Request: Default non-unit variants

This code:

fn main() {}

#[derive(Clone, Debug, Default)]
enum DefaultingEnum {

#[derive(Clone, Debug, Default)]
struct FirstVariant {
    first_field: u32,

...throws this error:

error: the `#[default]` attribute may only be used on unit enum variants
 --> src/
6 |     FirstVar(FirstVariant),
  |     ^^^^^^^^
  = help: consider a manual implementation of `Default`

My request is for someone to enable Default derive attribute on DefaultingEnum to use the default value of FirstVariant inside the FirstVar variant instead of saying that it can't be done.

It was included in the original RFC 3107, but there's problems around generated bound (and cyclic dependency). You can check the link for more detail.


Yeah, it was requested that it be removed due to the lack of consensus on what the generated bounds be. If that can be resolved, there is zero reason it couldn't be added.

would it be possible to add Default non-unit variants for one category of scenarios at a time? For example you might start by allowing Default non-unit variants in the case where the non-unit variant's inner value has a primitive type as its default (i.e. explicitly written out value, which shouldn't cause cyclic dependency), or if it's a tree of defaults then allowing the non-unit default at the root if all the leaves of the tree are primitive types.

#[derive] is a macro (even if built-in), so it is incapable of knowing the type of a field beyond what is syntactically present.


Why can't the compiler expand the macro to perform compile-time analysis of the expanded code?

Macro expansion operates on the AST, before types are resolved. It's essentially just a fancy form of find and replace.

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so you can then expand the macro before the type is resolved, and then you can resolve the type and perform the compile-time analysis to let the Default macro know that the enum variant's inner value is a primitive type?

I think a next useful step might be to allow it for non-generic enums?

Not just that – seems like we could allow #[default] on any variant that does not refer to any generic parameter of the enum, without having to resolve any questions about how to decide bounds.


I was about to say not quite — it could be a valid choice to emit the "imperfect" bounds that are generated for generic struct when deriving for generic enum — but checking, we do already allow #[default] for unit variants of generic enum without creating any additional impl bounds.

Due to that, I agree that extending #[default] to support non-unit variants that do not use any generic captures is straightforward. (Unfortunately, this includes not using generic lifetimes (or the semi-implicit capture that is the Self type), since impls can be lifetime-dependent, which could still be surprising.)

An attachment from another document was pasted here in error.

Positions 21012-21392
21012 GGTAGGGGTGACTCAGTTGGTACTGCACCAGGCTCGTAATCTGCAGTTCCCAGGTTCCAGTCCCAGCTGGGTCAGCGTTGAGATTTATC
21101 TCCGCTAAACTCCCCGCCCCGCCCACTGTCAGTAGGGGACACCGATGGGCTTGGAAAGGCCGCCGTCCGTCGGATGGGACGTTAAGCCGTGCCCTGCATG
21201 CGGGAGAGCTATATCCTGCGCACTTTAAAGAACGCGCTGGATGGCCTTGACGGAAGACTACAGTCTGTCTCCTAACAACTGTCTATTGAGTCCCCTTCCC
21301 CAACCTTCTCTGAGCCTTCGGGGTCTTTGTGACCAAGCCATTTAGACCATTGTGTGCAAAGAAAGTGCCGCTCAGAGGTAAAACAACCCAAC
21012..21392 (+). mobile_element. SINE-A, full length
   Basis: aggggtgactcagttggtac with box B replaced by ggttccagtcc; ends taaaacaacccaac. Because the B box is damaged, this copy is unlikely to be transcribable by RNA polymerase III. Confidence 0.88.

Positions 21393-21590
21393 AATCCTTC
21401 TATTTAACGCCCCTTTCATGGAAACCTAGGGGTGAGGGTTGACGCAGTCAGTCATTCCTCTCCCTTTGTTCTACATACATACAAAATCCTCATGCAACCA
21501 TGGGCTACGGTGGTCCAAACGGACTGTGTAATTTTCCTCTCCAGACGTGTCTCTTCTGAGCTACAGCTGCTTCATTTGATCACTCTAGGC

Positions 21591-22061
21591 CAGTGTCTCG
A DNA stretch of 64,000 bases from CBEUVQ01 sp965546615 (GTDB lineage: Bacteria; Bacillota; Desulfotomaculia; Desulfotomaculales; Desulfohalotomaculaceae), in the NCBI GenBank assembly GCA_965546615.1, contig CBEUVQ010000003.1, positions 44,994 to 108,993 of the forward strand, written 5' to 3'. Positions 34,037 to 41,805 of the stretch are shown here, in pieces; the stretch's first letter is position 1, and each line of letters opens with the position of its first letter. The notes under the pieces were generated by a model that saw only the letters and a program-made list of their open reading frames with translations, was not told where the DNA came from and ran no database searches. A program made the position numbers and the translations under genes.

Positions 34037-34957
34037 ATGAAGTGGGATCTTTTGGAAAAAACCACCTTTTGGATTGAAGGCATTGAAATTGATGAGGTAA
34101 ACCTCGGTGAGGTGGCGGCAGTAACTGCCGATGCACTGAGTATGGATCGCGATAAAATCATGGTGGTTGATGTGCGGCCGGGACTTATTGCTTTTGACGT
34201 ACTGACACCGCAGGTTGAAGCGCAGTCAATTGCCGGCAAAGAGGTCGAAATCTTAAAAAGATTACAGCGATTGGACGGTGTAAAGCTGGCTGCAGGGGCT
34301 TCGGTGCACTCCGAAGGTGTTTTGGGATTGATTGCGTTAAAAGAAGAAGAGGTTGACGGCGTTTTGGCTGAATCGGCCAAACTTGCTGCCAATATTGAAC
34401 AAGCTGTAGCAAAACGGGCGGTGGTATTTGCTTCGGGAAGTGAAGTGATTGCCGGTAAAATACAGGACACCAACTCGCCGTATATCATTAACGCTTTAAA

I think the only option ruled out is to emit "imperfect" bounds whenever #[default] is used on a non-unit variant, whether it captures generics or not. Given we don't emit bounds when on unit variants, I think this is a bad "spooky action" option that we should be okay with ruling out.

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I don't think that's possible for a proc macro to detect. The variant can use an associated type -- perhaps even via TAIT tricks somehow -- without naming the type parameter's token, I think.

Really? It does sound like the general [category of hazard of interacting features] that one needs to consider, but how would the compiler ever know you meant an associated type of that type parameter, rather than of some other type (parameter or otherwise) that met the same bounds, without you writing the token?

Well, the first way that comes to mind is something like

struct Foo<T> where Self: HasAssoc { x: Option<Box<<Self as HasAssoc>::Ty>> }
trait HasAssoc {
    type Ty;
impl<T> HasAssoc for Foo<T> {
    type Ty = T;

where the x field uses T without every saying T.

Maybe it would be sufficient to also block Self, but now things are getting complicated again.

Impressively terrible code, I love it. Of course, the existing derive macros can't handle it either.

Also just learned that we have an explicit exception for

error: `derive` cannot be used on items with type macros
  --> src/
31 | struct Baz<T>(T!());
   |               ^^^^

Note that Scott is mentioning TAIT here — type alias impl trait. You can't easily have TAIT implicitly capture generics like RPIT does, but it might be possible behind some tricks. Forbidding any mention of the generic names (including Self) before type normalization (i.e. syntactically) should in theory be sufficient.

The most obvious other potential "hole" is that despite being a semi-inert attribute, derives are expanded before a non-inert proc macro attribute which is "inside" it, seeing the attribute itself in its token stream. This means that a proc macro transformation after the derive could change the definition of the variant. However, I don't think that's an issue per say, rather just how derives work.

EDIT: whoops this post got buffered for an hour and got ninja'd

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What's the advantage of using the non-generic approach rather than generic approach?